What do all of these three subjects have in common?
The answer is this past Saturday, October 23rd.
As a member of the Los Angeles Chapter of the Graphic Artists Guild, I helped to plan the Guild-sponsored “Evening with Michael Doret,” a splendid presentation by the accomplished graphic/type designer and letterer. It was a fascinating look into Michael’s history, inspiration, and the process behind such pieces as his design of the Graphic Artists Guild logo, and the Canter’s Food Truck. Here are a few photos from the event:
Before the evening’s event, though, I spent another day at the International Printing Museum in Carson, printing up “Hello! My Name Is:” nametags for the attendees of Mr. Doret’s talk. For the previous Graphic Artists Guild event at Dinah’s in January, I had created similar nametags, but those were inket printed and mounted on thicker card stock. This time around, I wanted to do something a bit more special. Step one was to select my type. I wanted to match the look of H&FJ’s Knockout in metal, but I also had to find a typeface and point-size that the museum had on hand. With computer design, we take for granted the ability to simply choose a font and scale it to any size; with letterpress printing, there exists no such luxury. Each font has to have been cast or carved individually in each face and size.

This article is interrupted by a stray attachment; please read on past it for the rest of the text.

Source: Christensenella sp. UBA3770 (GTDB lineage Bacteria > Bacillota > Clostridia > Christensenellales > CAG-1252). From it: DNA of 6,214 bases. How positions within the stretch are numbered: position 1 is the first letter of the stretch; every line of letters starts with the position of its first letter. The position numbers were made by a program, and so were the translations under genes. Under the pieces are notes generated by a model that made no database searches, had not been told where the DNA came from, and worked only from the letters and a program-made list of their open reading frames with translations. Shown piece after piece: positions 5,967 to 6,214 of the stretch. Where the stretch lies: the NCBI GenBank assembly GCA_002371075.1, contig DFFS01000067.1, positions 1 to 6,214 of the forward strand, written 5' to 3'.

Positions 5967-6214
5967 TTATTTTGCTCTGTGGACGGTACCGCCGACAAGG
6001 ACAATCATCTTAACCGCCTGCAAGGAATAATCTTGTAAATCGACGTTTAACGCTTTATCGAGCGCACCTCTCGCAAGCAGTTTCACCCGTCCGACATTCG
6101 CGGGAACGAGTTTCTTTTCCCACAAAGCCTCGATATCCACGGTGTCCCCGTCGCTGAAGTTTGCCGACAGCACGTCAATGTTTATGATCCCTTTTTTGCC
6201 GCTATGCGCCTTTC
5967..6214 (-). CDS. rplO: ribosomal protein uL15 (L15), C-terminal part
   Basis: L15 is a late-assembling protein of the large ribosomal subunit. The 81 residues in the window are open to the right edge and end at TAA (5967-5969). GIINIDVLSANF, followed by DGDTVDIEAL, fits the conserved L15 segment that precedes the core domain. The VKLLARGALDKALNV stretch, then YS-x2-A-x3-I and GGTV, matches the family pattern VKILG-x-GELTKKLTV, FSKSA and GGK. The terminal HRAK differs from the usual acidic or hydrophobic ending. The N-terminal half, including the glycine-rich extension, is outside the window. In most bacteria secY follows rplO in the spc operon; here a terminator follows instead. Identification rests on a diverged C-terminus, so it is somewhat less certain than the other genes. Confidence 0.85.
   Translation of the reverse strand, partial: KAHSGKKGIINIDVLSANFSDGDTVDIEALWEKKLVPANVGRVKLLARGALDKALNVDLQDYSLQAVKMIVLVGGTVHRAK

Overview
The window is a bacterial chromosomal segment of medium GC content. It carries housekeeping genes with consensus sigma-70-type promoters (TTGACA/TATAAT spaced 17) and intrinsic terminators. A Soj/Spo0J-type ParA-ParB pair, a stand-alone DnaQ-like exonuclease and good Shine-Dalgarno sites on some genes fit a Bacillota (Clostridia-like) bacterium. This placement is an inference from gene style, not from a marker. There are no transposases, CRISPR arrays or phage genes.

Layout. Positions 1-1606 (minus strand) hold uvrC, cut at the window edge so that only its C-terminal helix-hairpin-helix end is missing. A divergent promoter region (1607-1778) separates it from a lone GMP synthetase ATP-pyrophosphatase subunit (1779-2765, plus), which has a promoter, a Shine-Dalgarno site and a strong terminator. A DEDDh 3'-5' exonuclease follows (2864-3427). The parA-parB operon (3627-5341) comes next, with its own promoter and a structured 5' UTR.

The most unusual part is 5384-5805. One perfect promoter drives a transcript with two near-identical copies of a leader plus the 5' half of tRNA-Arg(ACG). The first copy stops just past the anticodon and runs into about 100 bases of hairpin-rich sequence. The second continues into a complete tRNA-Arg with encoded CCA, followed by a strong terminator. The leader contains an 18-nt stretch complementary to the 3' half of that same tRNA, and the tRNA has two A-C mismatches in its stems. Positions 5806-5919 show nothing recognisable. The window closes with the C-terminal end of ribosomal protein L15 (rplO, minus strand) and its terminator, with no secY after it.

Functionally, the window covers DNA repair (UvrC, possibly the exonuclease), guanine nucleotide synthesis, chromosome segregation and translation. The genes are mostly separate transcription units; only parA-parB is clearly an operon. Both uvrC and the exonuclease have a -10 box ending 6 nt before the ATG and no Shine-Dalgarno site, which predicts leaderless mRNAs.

R. Hunter Middleton. The Ludlow Typograph, used mostly for setting larger headlines, is an interesting beast. One selects type matrices (brass alloy molds) by hand, setting them into a specialized Ludlow composing stick. Once the matrices are locked up in the stick, the stick is placed into a slot on the Ludlow Typograph, and hot type metal is squirted at high pressure into the mold. Seconds later, a single, continuous line of type—known as a “slug”—is ejected, ready for action. I set the “Hello” line, and then followed the same process to create the “And I Am A:” line in another weight/size of Ludlow Record Gothic. With my two slugs ready, all that was needed was a dotted line. Usually I just conjure one up using the Stroke palette in Illustrator. In this case, I was able to select from an entire cabinet full of metal borders. The borders come from a machine that is able to cast in a continuous loop, extruding an endless stream of stylized lead. I found a 1pt dotted border, cut it to size with a specialized cutter, and then worked on spacing everything out with leading. Once the design was ready, I proofed it on a Vandercook Galley Proof Press, and I attempted to do a small print run that way. Registering each card manually, “best guess” style, I must have looked pretty foolish to Richard, a fellow museum docent and master printer. He generously offered his input and suggested that I do my run on the Pearl, a treadle-operated “jobber” press with clamshell action. After my lesson, I went ahead with my print run:
And here’s how they turned out: